There is not a third-world fledgling democracy anywhere that would tolerate such an anti-democratic, unfair system of electing a government. Even the ongoing elections in Sudan, with all their problems, have an element of proportional representation.

    We should not have to put up with this stitch-up between the two main parties any longer.

  • Comment number 62.

    This comment was removed because the moderators found it broke the house rules. Explain.

  • Comment number 63.

    Here's my prediction for May 7th, Labour will loose seats to both the Whigs and the Tories but the Tories will have the overall majority and start the new Government. Before anyone flames me, I'm still undecided. But one thing's for sure, I won't be voting for Labour ever again.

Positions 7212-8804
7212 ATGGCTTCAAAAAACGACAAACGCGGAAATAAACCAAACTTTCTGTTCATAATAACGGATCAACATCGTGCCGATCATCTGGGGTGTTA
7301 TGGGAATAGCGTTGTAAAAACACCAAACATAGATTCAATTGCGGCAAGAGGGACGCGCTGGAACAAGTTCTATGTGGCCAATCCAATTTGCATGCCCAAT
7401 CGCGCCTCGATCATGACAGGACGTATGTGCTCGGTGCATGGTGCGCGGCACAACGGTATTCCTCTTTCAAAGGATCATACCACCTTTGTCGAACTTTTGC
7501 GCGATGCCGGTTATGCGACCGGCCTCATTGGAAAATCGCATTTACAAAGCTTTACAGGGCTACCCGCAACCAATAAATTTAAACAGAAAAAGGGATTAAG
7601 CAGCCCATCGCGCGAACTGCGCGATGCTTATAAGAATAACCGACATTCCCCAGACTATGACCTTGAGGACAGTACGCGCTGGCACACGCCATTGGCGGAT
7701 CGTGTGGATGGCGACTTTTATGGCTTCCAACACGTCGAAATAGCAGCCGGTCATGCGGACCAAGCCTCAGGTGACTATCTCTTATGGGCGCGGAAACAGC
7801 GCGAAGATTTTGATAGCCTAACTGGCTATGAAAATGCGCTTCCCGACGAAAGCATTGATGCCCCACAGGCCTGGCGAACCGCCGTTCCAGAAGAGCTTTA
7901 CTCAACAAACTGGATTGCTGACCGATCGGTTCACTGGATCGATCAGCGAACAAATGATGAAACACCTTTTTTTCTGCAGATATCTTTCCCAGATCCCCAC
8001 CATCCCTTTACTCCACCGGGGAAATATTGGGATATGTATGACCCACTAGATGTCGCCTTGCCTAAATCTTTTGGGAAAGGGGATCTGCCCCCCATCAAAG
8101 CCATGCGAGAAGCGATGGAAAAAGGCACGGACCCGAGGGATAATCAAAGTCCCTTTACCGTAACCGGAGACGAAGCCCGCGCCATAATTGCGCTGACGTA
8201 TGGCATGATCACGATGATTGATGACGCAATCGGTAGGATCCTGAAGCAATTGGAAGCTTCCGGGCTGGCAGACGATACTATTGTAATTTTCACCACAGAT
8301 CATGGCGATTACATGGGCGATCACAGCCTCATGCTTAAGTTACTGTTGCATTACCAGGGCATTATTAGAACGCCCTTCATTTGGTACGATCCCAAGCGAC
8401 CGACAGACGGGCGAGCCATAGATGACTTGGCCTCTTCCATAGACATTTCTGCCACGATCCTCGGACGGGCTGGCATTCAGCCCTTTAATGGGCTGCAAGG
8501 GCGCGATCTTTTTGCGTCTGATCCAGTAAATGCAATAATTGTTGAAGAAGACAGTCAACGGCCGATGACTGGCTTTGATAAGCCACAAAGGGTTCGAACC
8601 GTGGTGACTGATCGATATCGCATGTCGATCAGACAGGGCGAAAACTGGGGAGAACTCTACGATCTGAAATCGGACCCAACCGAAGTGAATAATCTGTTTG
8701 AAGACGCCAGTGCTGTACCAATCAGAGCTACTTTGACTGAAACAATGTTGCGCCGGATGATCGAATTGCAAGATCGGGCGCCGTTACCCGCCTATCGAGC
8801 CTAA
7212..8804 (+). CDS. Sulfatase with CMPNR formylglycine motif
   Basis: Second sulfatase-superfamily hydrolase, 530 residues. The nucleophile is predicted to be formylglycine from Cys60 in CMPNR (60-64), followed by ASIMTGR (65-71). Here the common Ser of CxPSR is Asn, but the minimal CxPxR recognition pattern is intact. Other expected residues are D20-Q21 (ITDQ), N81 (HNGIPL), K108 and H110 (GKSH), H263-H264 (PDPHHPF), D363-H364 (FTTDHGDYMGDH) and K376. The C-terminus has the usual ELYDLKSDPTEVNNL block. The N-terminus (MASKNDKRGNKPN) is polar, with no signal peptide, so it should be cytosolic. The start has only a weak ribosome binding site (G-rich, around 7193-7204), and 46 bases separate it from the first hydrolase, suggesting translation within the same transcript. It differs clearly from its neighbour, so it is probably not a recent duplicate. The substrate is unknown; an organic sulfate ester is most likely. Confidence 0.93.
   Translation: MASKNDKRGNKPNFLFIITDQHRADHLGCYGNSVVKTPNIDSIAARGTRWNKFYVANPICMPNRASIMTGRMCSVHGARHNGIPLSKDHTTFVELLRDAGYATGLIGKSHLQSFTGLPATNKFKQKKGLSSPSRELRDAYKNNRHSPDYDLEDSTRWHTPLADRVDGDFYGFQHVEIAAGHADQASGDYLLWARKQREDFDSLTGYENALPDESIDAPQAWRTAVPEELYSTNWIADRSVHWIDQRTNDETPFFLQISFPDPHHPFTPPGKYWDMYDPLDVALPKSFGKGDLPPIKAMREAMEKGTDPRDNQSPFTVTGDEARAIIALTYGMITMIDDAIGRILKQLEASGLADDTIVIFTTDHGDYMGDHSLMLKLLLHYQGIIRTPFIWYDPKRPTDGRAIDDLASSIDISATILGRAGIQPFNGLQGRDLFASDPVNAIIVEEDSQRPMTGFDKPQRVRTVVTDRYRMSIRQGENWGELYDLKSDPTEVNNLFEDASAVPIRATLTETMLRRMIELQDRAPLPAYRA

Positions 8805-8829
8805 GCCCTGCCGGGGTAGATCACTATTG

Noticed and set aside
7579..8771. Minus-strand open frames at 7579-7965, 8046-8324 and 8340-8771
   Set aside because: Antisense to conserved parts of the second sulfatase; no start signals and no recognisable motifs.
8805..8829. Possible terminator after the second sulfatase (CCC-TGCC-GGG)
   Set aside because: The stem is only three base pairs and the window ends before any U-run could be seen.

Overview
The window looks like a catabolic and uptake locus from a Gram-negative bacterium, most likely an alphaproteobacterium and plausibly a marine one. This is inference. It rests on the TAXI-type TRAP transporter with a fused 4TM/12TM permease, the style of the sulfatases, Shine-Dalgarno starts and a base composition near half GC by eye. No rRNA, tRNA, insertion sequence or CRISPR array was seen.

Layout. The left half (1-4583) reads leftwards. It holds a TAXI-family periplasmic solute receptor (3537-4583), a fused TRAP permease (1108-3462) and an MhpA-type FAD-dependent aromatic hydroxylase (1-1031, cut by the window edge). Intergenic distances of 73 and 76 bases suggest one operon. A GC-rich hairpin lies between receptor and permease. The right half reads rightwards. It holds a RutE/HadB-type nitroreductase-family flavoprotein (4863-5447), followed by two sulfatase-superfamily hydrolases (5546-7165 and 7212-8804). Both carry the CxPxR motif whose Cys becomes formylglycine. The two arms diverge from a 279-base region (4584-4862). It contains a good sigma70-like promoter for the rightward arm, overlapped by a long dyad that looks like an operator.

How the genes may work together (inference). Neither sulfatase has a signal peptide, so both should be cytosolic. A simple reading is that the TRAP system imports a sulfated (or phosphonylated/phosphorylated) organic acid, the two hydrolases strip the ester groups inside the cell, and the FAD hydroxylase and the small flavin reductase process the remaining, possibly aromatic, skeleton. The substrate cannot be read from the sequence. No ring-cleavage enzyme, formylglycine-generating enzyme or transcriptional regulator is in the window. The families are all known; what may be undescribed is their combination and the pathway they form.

• Comment number 64.

    18. At 10:57am on 17 Apr 2010, RichYork wrote:

    “I am sure it isn't altogether accurate but could it be possible that Labour could come third and still have more seats than anyone else?“

    A vote for the Lib Dem's you get Labour.

  • Comment number 65.

    One of the most impressive things about Nick Clegg was him naming the people who asked the questions, at the end of the debate. Very good PR touch. (Don't you think he looks a bit like Colin Firth?)

    The Lib Dem policies haven't change though. Voting Nic Clegg means voting Liberal Democrat policies.

  • Comment number 66.

    Anything could happen because..

    Many folks loath Gordon Brown and their way of doing things, yet Cameron with such a poor government should be in the 40%'s not dawdling below... but it's early day's yet.

    The question is can we trust the polls... there is one thing for sure people want change and that means 'goodbye labour.

    At least Brown has egg on his face.... we can say he;s been egged and what an home goal that was, after all he did tell folks to vote Liberal. OK he did say in marginals.